It is easy for employers to lose sight of the obligation to protect all employees regardless of national origin or religion with all the heated political rhetoric we hear right now. But it is still against every federal and state civil rights law for an employer with 15 or more names on the payroll to allow any workplace harassment or discrimination on the basis of where someone is from, what language they speak or what religion they practice.
Since 2001, religious and national origin discrimination cases filed by Muslims and others of Middle Eastern ancestry have increased. Similarly, when illegal immigration is a hot topic, employees of Mexican heritage are often targeted for discrimination.
The Equal Employment Opportunity Commission now receives approximately 3000 charges each year about religious discrimination and 9000-10000 charges of national origin discrimination in the workplace.
In some circumstances, the discrimination is quite blatant. In Huri v. Office of the Chief Judge of the Circuit Court of Cook County, Illinois (7th Cir. 2015), the Muslim plaintiff of Saudi Arabian origin alleged that her supervisor was a devout, vocal Christian who was unfriendly to her from the beginning. The supervisor allegedly referred to one of Huri’s colleagues as a “good churchgoing Christian” while calling Huri “evil”. The supervisor reportedly also made a show of saying Christian prayers in the workplace while holding hands with employees other than Huri.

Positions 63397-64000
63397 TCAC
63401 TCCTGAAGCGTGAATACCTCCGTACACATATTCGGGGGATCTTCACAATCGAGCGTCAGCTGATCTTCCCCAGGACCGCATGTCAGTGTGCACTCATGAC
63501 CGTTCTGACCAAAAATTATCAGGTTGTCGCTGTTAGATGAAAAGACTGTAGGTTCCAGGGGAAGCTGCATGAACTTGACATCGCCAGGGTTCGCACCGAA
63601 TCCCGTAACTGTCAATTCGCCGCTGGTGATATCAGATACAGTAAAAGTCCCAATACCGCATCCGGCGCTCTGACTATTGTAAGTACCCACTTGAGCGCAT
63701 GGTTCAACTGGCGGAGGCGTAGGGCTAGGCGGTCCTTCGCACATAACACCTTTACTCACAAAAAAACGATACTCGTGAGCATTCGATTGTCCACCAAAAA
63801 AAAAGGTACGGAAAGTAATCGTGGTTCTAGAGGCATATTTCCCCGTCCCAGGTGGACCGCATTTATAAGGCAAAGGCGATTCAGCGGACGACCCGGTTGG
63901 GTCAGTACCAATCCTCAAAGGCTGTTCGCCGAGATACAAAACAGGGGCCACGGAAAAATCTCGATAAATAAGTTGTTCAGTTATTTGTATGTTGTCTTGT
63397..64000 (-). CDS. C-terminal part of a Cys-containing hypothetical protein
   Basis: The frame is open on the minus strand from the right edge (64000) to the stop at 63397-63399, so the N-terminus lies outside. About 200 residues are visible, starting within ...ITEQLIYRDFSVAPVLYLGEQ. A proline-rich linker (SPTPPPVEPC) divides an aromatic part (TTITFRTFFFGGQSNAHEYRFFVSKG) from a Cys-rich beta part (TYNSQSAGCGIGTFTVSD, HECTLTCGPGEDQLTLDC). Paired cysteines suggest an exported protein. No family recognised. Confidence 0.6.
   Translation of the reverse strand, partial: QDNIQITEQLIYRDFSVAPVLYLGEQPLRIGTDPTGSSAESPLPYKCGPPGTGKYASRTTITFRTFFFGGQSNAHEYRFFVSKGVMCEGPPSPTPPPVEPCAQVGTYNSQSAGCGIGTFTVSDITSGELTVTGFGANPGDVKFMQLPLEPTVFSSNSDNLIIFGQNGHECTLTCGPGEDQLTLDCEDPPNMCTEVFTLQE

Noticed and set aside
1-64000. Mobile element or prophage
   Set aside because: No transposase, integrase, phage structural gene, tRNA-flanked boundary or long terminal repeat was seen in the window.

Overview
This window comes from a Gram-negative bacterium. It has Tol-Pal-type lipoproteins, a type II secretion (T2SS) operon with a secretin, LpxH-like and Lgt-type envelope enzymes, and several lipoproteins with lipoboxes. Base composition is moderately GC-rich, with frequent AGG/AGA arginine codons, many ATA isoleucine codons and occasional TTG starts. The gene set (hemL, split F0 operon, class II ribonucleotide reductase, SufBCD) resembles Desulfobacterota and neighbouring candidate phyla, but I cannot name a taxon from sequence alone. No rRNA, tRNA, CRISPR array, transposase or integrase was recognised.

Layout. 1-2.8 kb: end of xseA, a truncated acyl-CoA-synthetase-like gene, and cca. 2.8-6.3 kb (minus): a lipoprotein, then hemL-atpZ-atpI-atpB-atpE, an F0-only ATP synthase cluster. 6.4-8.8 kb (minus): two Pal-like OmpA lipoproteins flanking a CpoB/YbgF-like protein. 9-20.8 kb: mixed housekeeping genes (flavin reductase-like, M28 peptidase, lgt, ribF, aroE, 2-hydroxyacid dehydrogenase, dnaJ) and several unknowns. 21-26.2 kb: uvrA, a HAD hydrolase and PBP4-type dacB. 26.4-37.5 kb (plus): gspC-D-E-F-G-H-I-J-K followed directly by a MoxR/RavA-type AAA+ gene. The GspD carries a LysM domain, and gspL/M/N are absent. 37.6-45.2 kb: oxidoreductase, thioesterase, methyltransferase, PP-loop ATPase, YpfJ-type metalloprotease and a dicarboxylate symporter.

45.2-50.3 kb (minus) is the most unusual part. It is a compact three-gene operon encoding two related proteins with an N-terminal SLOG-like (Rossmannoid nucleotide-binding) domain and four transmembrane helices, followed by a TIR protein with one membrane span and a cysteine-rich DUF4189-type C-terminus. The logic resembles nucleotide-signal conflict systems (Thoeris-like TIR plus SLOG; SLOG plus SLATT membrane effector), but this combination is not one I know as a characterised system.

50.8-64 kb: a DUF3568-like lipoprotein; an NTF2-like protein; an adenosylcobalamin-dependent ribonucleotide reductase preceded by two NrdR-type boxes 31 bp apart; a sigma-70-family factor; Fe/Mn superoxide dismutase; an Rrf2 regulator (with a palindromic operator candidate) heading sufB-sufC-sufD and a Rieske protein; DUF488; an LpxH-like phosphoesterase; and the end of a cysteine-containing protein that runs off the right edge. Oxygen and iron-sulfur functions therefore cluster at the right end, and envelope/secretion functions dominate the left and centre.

Any employer should be able to quickly recognize the legal and morale implications of such behavior and correct it. But other questions arise when well-meaning employers are confronted with an employee who may be from a culture or religion that the employer is unfamiliar with. That’s why in 2016 the EEOC released guidelines specifically about preventing discrimination against employees on the basis of national origin. These guidelines join the EEOC’s specific guidance on the workplace rights of employees who are perceived to be Muslim or Middle Eastern and the EEOC’s guidance on best practices to prevent religious discrimination in business settings.
What does an employer need to do to prevent or address any hostility in the company towards an employee on the basis of that employee’s national origin or religion? Continue reading Religious and National Origin Discrimination in Heated Political Times